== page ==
As I consider the way reading a book is changing, I compare it to the way my writing methods have changed over the years.  When I was first in college nearly twenty years ago, I initially wrote all of my papers out with a pen on paper.  I would then type the final copy on an electric typewriter, which I thought was much advanced beyond the standard typewriter my mother was used to.  Now, I can’t imagine writing any paper without my computer, using all of the editing tools that are so easily accessible. 
Word processing software for computers has transformed my writing process.  I now edit by copying/pasting text, highlighting sections that need to be changed, and considerable brainstorming and rearranging of my initial thoughts and scribbles.  In my opinion, this new way of writing is much more efficient than the pen and paper process I used before.  While this is true, I have not given up my pen and paper altogether.  I still like to take notes on paper, write personal notes to friends and family, and keep a written journal.  I use digital tools when it is most efficient for the task at hand, but continue to use traditional tools when that is preferred as well.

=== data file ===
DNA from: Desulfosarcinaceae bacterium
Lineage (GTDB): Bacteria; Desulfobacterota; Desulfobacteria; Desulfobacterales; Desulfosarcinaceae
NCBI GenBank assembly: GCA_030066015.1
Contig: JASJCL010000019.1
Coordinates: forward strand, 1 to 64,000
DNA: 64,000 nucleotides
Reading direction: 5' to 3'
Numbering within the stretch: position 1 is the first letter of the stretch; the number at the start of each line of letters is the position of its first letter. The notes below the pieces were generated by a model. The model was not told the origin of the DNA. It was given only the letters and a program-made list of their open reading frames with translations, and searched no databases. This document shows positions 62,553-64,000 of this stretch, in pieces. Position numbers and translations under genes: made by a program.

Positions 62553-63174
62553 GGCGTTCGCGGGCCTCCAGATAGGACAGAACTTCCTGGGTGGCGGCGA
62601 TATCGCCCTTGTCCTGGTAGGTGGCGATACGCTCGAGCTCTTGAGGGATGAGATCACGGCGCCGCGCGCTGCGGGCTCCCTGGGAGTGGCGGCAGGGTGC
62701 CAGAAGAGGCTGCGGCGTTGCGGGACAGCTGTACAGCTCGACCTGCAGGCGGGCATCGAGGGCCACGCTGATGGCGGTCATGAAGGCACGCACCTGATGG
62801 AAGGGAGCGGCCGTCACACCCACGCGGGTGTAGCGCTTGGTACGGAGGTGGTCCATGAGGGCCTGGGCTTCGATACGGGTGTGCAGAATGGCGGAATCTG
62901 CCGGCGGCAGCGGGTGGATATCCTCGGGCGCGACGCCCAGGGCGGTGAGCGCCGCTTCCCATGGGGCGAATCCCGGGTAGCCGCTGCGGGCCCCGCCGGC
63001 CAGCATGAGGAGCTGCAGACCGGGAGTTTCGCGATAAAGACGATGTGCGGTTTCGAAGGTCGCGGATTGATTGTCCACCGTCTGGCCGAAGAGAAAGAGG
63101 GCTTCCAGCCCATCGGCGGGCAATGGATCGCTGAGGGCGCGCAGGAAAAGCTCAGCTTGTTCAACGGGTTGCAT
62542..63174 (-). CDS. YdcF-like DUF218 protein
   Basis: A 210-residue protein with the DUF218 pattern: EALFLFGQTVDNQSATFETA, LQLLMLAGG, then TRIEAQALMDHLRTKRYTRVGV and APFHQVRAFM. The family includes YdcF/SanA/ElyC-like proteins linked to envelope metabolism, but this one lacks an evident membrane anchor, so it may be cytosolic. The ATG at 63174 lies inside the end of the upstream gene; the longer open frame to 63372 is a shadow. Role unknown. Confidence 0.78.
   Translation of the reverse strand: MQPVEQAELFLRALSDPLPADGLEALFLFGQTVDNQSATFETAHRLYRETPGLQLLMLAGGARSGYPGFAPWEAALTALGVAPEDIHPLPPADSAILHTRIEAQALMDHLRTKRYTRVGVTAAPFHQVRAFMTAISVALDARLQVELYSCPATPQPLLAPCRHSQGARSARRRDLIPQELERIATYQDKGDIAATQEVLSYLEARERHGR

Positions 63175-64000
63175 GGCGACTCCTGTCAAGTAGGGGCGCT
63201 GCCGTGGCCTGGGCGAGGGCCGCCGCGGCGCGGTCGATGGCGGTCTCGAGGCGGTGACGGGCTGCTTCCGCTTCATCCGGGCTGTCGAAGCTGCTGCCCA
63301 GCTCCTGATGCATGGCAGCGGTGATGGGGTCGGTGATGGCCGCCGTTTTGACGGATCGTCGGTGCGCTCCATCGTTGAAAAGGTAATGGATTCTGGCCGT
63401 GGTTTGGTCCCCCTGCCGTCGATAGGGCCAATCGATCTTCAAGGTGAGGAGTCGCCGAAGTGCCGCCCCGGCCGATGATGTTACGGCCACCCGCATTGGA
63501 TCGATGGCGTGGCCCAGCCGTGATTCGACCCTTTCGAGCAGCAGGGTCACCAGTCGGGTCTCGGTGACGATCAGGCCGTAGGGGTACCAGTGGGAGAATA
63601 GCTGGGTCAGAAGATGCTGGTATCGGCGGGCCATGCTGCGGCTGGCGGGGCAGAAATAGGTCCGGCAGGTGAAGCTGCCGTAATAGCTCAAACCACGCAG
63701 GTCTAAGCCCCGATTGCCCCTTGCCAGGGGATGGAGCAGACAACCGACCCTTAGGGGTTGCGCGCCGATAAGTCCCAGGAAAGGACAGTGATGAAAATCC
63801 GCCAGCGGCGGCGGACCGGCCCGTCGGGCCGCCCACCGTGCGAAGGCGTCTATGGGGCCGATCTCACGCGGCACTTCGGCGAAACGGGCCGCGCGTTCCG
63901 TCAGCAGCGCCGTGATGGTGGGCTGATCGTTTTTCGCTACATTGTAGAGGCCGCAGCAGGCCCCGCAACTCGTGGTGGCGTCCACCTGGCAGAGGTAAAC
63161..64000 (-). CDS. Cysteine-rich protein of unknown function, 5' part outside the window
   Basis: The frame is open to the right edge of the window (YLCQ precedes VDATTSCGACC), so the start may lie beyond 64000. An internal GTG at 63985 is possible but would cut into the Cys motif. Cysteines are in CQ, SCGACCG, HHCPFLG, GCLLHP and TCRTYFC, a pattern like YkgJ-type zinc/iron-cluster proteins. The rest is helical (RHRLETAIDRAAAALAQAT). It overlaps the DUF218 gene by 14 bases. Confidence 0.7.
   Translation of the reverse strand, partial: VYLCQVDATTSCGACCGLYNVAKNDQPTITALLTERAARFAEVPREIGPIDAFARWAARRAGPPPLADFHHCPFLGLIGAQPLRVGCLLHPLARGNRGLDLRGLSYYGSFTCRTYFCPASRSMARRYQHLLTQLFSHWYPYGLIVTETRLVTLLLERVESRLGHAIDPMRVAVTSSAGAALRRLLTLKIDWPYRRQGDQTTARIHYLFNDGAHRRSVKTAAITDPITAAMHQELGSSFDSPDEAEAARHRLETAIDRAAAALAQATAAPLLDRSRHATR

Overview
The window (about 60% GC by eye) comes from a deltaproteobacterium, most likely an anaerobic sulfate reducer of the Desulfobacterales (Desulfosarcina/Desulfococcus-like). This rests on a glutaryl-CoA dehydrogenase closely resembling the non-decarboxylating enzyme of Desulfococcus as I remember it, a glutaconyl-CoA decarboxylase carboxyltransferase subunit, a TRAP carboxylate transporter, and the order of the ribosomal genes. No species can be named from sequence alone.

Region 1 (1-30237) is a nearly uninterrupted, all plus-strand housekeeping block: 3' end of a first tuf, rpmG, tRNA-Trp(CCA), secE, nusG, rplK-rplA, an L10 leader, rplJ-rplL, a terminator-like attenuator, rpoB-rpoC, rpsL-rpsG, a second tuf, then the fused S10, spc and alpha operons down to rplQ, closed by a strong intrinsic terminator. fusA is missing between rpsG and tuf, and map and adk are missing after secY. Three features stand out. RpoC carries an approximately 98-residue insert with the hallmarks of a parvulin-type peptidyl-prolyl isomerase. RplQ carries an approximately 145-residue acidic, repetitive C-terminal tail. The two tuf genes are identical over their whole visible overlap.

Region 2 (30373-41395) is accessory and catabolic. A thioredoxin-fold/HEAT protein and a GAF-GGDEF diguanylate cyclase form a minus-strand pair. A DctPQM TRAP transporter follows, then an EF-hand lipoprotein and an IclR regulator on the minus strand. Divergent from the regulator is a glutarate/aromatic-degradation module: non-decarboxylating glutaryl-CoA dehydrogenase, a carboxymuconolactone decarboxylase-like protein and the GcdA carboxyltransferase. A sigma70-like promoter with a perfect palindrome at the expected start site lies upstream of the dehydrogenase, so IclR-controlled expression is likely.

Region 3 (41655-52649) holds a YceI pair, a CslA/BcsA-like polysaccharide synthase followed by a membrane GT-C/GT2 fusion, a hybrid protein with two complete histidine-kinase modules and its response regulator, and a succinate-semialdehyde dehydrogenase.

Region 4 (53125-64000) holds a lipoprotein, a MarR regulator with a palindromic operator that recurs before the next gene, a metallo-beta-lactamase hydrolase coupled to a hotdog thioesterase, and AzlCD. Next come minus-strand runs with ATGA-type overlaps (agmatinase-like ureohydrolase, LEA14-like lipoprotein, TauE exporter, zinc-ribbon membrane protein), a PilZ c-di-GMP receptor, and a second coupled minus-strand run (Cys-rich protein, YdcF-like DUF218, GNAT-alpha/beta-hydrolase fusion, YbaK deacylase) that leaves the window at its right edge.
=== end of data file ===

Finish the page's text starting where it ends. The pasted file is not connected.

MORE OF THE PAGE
I imagine that in the years to come, I will become more and more comfortable with reading a digital book.  While it seems a bit strange to me now, I am sure there will be increased efficiency in some respects.  Digital textbooks make the most sense to me.  It is quite feasible to imagine students of all ages carrying around an ipad or a Kindle to access their school reading materials.  Software that enables highlighting and note taking make these devices even more popular to the modern student.  As Jennifer Wortham points out, eReaders have the potential to make reading much more of a “social” activity as applications are developed that allow the sharing of books and personal reading reflections with friends (2010).